Welcome to Staycation Nation
Apparently this summer is meant to be the summer of the “Staycation”, people deciding to holiday in Britain instead of going overseas in order to save money. This leaves me wondering when it became insufficient to simply Vacate one’s town or city, and why we need a whole new (or rather, American) term for a holiday we take inside our national boundaries.
When I first heard the hype about Staycations, my initial reaction was to imagine Londoners spending a week wondering along the Thames and sun bathing in Hyde Park, York citizens revisiting those museums we often forget we have, Edinburgh people taking a week off work to immerse themselves in the Festival or Fringe. To me the term sounds like a holiday from work in which you enjoy your surroundings without the hassle of work added in, a sort of community enjoyment exercise, if you will.
Instead, I’m led to believe that it still requires people travelling some distance to stay in a hotel, in order that they can imagine they’ve completely left the world from which they are escaping. My view on this is more or less a mix of tragic realisation that our lives are so full of crap and our jobs so unfulfilling that we have to run away, and a sense that this is really still very much a vacation.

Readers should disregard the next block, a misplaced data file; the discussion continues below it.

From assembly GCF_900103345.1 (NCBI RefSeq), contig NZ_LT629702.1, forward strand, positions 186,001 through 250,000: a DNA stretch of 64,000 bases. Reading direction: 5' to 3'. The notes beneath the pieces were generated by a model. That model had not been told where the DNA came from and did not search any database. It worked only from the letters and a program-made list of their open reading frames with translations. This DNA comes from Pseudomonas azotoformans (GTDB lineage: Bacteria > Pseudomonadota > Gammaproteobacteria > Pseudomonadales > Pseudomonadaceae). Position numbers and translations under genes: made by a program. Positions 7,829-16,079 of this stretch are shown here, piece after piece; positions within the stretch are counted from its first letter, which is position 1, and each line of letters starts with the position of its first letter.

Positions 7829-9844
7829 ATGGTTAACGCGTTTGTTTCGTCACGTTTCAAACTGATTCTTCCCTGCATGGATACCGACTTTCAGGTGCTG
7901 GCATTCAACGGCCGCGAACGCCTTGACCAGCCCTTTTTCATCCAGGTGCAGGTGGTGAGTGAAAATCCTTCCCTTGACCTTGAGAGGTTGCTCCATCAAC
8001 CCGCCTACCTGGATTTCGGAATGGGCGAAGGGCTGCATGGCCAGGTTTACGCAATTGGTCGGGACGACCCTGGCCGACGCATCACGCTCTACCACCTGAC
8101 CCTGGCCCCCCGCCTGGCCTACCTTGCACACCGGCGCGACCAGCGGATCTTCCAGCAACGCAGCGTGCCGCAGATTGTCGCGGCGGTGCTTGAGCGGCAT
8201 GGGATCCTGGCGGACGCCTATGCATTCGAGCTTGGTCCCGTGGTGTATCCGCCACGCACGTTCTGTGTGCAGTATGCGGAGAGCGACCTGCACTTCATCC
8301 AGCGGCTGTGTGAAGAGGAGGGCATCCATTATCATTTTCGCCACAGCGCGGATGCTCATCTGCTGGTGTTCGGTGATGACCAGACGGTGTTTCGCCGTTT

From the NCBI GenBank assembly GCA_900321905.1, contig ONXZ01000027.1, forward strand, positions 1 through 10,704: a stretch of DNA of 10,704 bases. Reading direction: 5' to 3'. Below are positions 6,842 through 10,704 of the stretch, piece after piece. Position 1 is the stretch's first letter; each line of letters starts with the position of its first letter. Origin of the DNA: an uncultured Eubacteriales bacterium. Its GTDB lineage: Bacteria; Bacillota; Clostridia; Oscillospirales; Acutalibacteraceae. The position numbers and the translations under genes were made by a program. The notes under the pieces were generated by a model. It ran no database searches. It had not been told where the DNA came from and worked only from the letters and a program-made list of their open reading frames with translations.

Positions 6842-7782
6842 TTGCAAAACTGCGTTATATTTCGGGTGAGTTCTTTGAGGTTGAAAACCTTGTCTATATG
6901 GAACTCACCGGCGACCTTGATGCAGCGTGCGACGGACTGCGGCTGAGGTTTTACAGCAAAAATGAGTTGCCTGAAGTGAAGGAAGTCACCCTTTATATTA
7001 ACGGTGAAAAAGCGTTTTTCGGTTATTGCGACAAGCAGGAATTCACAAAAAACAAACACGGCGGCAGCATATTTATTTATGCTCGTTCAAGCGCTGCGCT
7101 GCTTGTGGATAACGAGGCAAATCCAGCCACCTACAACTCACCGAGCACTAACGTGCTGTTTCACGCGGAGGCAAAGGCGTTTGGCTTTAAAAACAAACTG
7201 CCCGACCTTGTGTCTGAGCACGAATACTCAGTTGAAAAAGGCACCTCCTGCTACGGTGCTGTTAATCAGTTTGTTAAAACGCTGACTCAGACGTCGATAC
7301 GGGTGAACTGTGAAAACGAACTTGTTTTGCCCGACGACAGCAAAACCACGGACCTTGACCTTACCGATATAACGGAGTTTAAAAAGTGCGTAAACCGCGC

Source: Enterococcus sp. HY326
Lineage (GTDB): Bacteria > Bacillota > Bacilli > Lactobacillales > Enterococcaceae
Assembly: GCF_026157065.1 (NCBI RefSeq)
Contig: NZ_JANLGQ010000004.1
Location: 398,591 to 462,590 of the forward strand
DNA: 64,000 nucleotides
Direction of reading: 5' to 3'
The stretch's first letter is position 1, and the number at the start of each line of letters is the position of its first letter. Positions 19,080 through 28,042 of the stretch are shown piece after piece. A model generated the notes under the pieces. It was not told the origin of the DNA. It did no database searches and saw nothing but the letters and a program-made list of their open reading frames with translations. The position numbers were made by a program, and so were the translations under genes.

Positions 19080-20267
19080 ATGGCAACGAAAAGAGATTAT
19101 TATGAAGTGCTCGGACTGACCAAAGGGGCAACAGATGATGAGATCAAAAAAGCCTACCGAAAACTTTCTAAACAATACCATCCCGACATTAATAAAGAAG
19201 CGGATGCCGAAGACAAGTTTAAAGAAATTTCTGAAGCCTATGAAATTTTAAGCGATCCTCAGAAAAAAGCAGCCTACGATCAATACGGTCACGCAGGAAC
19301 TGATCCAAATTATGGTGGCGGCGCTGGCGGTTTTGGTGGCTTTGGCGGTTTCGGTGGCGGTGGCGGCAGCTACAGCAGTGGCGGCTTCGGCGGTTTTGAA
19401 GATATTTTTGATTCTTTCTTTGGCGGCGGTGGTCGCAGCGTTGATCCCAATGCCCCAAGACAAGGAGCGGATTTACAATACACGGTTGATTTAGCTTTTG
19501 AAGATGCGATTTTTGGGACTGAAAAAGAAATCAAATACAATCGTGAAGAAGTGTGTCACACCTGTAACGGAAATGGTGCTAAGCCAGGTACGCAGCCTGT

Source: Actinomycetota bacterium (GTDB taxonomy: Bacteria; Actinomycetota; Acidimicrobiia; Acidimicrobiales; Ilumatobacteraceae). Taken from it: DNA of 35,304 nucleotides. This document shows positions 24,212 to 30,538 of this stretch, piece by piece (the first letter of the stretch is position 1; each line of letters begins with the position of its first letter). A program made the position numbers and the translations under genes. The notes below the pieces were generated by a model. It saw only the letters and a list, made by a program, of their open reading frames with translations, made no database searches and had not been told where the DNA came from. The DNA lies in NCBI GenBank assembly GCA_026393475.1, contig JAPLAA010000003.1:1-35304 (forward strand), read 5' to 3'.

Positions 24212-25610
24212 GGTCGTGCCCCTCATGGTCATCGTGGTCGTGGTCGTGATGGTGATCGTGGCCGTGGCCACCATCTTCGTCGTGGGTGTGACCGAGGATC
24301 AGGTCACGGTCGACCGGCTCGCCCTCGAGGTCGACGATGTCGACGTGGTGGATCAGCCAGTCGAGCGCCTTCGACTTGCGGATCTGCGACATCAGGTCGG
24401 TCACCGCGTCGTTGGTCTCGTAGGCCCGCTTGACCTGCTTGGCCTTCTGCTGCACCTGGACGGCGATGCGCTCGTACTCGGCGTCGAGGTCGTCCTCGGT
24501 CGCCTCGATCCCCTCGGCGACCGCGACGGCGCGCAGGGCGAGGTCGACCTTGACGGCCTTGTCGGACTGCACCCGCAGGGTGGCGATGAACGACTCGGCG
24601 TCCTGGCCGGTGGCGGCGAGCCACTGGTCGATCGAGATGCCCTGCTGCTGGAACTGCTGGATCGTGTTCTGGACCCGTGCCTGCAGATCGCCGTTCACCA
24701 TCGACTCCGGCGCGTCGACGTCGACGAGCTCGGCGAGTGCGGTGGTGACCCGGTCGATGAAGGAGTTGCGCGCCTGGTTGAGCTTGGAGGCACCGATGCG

My stepfather recounts holidays in which his Mum took him and his Brother to a house in rural-ish Kent for a month in summer, and from which their father would commute daily to London. Even that seems to me to be a fairly reasonable vacation for all but the father figure, to whom the change was probably as good as a rest (I believe he would then take a week at the end of the month to just enjoy the surroundings).
Perhaps more than anything we’ve become so conditioned into believe we have some kind of right to international travel for our holidays, that we’ve forgotten how to holiday within our own country; its a shame, for this country does have such a lot to offer. From music festivals to hiking to High Culture and even, yes, shockingly given we’re, like, an Island: Beaches! And some of them are actually cleaner than some of the European ones we Brits apparently love. I suspect thats because we’ve spent the last decade flying over the British beaches so we can trash the Spanish ones instead.
I think the points I want to get at are two-fold. First, this new term in our vocabulary indicates a normativisation of overseas holidays, or more simply, we think the default is to holiday overseas, that our language is actually a reflection of our spoilt situation. Second, that we’re becoming so in need of an escape from our work that its clear our work culture isn’t just environmentally unsustainable, its also becoming humanly unsustainable; all these people who’ve apparently “made it” in some sense or other, actually are so unsatisfied with the way they must live that they have to run off to another landmass to be far enough away from it all.